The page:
Building a community

By Bill Knief

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It started with a vote of confidence.

In 2001 the citizens of Taos County and the Enchanted Circle took an extraordinary step. They voted to tax themselves in order to support UNM-Taos and the expansion of Klauer campus. According to Campus Resource Director Dennis Cruz, it was the only tax of its kind in the state to benefit public schools and higher education.

By the summer of 2005, “Klauer Power—Watch Us Grow!” was the up and coming slogan. The more than 18,000 sq. ft. Phase III complex south of town, complete with spacious classrooms, offices, student lounge and snack bar was dried in and nearing completion. In keeping with UNM-Taos’s commitment to a “green” campus, the design called for state of the art sustainability components. Additional plans were in the works for a daycare center, career tech building, library learning center—even an amphitheatre was envisioned.

Then, without warning, everything stopped. What happened?

Rudy Baca, head of the facilities and operations department, explains it this way:

“What happened was Hurricane Katrina. When Katrina hit, the price of construction materials doubled, even tripled, and our costs skyrocketed overnight. We had contractual obligations requiring a completed building, so at that point money allocated for infrastructure began to be absorbed by the building itself.”

That wasn’t all. It soon became painfully apparent that the architect’s estimates for the unusual structure were drastically lower than actual costs. And the 10,000 square foot building had somehow swelled to almost 19,000.

Then there was the fire.

“All along we had been assured by the facilities planning folks down at UNM that we would be able to get a variance from the state in order to use existing water and sewer infrastructure,” noted Baca. “But then Zimmerman Library caught fire on the UNM Albuquerque campus, and suddenly nobody was giving variances for fire suppression anymore. We had to shut down.”

Another predictable, sad ending to a great Taos idea? Hardly.

While current Executive Director Dr. Kate O’Neill was still interim director, she began building partnerships. She went to the legislature with the full support of northern New Mexico’s legislative delegation and came away not with everything she was after, but with enough to breathe a little life back into the project.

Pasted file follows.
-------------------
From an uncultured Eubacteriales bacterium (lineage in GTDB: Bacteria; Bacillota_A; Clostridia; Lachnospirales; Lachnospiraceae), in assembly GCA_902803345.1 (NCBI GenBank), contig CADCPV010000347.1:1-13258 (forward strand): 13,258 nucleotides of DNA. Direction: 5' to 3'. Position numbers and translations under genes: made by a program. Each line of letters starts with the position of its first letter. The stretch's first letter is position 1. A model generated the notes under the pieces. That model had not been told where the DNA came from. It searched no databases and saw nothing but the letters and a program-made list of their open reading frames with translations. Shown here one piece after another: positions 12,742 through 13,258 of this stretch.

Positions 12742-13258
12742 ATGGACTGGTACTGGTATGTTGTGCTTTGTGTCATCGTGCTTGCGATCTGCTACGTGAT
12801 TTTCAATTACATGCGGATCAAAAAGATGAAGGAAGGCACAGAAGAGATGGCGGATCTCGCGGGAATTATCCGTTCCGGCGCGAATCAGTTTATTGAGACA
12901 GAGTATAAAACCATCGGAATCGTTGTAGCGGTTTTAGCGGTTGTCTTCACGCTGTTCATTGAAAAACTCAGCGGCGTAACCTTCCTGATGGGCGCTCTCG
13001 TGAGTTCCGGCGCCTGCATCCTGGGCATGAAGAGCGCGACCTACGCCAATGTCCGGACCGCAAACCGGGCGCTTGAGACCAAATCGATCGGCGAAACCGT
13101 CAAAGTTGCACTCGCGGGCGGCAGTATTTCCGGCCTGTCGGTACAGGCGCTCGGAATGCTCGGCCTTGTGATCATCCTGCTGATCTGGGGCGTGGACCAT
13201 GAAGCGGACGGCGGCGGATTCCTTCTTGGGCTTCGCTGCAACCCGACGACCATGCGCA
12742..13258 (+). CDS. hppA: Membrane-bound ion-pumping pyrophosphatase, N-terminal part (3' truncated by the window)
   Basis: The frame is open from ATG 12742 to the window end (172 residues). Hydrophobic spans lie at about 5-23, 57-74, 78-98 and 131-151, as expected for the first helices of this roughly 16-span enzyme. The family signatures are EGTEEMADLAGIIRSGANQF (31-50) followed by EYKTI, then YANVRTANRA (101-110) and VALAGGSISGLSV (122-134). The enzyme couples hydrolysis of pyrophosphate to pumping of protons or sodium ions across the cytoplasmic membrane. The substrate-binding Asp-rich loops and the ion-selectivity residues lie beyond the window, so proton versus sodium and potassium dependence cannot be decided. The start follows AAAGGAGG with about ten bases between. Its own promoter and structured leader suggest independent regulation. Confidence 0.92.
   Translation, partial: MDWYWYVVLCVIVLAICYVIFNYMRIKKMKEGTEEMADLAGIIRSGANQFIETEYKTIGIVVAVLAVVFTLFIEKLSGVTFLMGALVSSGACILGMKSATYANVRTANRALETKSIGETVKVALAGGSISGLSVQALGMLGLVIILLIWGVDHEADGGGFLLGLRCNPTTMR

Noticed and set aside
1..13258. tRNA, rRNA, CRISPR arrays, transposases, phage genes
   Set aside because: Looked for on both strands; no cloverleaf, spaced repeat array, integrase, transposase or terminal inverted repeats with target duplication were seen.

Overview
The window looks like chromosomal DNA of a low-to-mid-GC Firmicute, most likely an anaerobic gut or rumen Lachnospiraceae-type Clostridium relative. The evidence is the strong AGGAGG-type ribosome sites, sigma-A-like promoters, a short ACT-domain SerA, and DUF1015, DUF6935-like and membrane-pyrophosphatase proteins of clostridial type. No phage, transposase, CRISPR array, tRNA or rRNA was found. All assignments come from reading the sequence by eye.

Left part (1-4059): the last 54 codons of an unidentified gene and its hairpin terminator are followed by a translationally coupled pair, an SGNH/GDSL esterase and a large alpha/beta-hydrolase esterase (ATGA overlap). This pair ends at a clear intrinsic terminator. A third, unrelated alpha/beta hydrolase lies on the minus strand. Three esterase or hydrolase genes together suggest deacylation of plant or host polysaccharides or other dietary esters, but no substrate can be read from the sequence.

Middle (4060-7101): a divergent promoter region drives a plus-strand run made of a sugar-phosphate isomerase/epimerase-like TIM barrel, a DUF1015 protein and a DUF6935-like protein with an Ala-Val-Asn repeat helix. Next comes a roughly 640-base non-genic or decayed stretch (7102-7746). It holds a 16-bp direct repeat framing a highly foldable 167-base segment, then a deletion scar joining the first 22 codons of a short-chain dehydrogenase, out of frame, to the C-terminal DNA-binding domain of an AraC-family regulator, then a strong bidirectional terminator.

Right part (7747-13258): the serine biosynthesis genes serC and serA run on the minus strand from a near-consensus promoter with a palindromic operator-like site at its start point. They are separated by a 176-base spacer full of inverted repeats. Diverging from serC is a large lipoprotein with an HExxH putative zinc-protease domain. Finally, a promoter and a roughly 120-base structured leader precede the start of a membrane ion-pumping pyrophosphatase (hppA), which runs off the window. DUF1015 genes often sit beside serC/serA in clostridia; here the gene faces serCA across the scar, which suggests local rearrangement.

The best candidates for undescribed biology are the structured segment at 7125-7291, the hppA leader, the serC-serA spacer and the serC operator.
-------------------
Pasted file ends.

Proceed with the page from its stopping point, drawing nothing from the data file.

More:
“The most amazing thing, though,” Campus Resource Director Cruz maintained, “was the way the Town of Taos and El Valle Water and Sanitation District came together to unequivocally support our project. I don’t know of another example of a campus having to put in its own infrastructure, but with the help and cooperation of these two entities, we’re doing it.

“You see, we’re not just putting up school buildings out there—we’re building a community.”

Drive out to Klauer today, and you’ll see the Flintco crew back at work testing the soil and moving dirt with a grader and dozer, preparing the ground for the Career Tech and Child Care centers. According to Baca, both the water and sewer line projects will be put out to bid by the end of October, and, weather permitting, Career Tech and Child Care structures will be completed by spring of ’08, with the Phase III classrooms opening sometime in ’09. And hookup to the water and sewer lines won’t be far behind.

Challenges still remain. A staggering sum, over three million dollars, must be secured from the legislature and elsewhere before the dream of a sustainable, dynamic community college can be fully realized. But El Valle has secured a combination grant- and-loan from the U.S .Department of Agriculture to start the water and sewer infrastructure, and the kickoff for the second annual Sustainability Fundraising Appeal starts this week. O’Neill is not discouraged:

“UNM-Taos today is a reflection of the values of those citizens that voted in 2001 to support this great work. We won’t stop until we fully live up to that commitment and this community has the college it deserves.”

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